The stereotyping of science: superficial details influence perceptions of what is scientific

Authors


Correspondence concerning this article should be addressed to Douglas S. Krull, Department of Psychological Science, Northern Kentucky University, MEP 353, Highland Heights, KY 41099, USA. E-mail: krull@nku.edu

Abstract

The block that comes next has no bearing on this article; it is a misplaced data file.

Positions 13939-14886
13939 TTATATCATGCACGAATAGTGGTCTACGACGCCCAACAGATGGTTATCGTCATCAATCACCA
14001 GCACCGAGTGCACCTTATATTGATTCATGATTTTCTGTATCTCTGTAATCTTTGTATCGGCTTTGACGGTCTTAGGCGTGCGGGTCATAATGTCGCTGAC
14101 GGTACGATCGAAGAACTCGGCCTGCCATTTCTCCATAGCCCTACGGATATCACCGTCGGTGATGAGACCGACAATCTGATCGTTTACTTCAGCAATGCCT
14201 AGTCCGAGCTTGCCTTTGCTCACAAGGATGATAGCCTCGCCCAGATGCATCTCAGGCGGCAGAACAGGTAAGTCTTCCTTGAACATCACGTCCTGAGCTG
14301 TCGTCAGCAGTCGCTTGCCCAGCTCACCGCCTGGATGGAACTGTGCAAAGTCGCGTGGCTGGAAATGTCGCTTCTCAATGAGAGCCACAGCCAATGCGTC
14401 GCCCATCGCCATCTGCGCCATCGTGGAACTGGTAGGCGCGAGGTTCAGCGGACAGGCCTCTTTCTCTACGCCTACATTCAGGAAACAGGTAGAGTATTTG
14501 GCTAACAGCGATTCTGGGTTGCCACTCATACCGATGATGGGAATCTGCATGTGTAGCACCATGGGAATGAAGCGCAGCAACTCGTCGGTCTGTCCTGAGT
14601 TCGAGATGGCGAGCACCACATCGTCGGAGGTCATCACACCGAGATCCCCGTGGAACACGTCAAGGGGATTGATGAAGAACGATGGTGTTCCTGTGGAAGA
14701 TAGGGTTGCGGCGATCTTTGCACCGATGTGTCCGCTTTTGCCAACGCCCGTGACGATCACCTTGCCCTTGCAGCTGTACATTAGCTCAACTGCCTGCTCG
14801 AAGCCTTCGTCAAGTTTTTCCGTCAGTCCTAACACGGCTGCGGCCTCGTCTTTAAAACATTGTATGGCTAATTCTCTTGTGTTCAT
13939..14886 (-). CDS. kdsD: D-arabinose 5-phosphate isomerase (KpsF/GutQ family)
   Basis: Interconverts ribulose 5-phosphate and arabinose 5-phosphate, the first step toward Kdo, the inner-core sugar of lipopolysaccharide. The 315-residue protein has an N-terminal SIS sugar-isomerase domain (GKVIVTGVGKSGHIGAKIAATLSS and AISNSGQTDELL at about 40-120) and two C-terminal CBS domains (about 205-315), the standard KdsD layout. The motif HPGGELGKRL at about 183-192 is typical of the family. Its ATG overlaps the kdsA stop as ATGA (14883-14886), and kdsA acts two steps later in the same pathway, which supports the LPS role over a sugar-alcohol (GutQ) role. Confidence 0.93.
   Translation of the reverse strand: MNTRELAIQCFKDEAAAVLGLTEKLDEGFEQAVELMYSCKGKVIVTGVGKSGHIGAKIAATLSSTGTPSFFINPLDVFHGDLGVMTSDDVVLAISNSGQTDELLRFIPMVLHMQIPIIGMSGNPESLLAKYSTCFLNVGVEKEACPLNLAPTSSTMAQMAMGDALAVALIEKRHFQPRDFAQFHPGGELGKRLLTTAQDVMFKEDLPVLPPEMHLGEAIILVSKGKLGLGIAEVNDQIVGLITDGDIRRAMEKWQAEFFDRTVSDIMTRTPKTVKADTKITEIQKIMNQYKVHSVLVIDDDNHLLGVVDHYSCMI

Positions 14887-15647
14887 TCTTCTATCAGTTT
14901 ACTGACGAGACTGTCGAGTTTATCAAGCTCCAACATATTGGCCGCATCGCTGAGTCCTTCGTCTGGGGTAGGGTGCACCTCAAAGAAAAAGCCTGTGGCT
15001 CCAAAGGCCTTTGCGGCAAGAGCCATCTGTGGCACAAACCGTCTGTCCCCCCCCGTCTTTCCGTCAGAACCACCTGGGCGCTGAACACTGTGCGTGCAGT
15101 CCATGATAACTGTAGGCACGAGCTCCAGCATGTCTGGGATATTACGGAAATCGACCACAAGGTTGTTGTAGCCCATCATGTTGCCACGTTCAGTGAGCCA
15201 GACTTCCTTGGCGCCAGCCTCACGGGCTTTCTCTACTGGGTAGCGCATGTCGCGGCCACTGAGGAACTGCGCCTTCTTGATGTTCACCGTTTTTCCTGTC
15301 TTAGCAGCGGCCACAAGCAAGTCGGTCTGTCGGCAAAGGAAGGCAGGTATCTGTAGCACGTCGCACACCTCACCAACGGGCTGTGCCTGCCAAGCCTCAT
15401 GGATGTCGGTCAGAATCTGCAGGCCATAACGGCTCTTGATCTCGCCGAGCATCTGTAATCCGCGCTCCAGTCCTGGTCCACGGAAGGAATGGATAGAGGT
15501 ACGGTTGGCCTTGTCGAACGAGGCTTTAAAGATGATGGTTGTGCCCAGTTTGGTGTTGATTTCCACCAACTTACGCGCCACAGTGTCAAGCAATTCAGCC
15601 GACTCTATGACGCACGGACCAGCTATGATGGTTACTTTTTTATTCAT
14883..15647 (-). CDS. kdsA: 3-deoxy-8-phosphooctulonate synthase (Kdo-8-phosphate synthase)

Previous research indicates that superficial details can influence judgments about science. The current research investigated whether the content of research influences judgments about whether research is scientific. In Experiment 1, participants judged topics and equipment associated with natural science to be more scientific than topics and equipment associated with behavioral science. Experiment 2 found that natural science topics combined with natural science equipment were rated as more scientific than all other combinations. Experiment 3 replicated these findings and found that research using natural science topics and natural science equipment was also judged to be more important. Thus, although science is defined by its method, the topic being investigated and the equipment being used influence judgments about what is scientific.

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